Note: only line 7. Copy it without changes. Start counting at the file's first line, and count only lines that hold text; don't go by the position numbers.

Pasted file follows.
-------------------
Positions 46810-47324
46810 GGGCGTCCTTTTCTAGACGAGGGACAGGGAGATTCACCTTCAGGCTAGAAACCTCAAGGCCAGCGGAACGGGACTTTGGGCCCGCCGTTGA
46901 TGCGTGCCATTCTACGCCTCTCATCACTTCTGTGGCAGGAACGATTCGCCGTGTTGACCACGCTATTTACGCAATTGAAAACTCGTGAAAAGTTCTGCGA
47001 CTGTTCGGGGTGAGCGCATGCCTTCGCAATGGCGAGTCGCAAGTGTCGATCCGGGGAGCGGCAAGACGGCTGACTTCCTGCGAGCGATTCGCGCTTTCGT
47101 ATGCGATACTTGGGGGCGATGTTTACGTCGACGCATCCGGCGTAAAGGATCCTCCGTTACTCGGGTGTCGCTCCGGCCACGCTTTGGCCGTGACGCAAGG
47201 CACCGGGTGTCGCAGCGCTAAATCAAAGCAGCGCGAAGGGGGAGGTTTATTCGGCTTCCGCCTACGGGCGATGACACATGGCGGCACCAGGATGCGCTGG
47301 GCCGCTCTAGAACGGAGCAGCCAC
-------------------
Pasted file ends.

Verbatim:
47301 GCCGCTCTAGAACGGAGCAGCCAC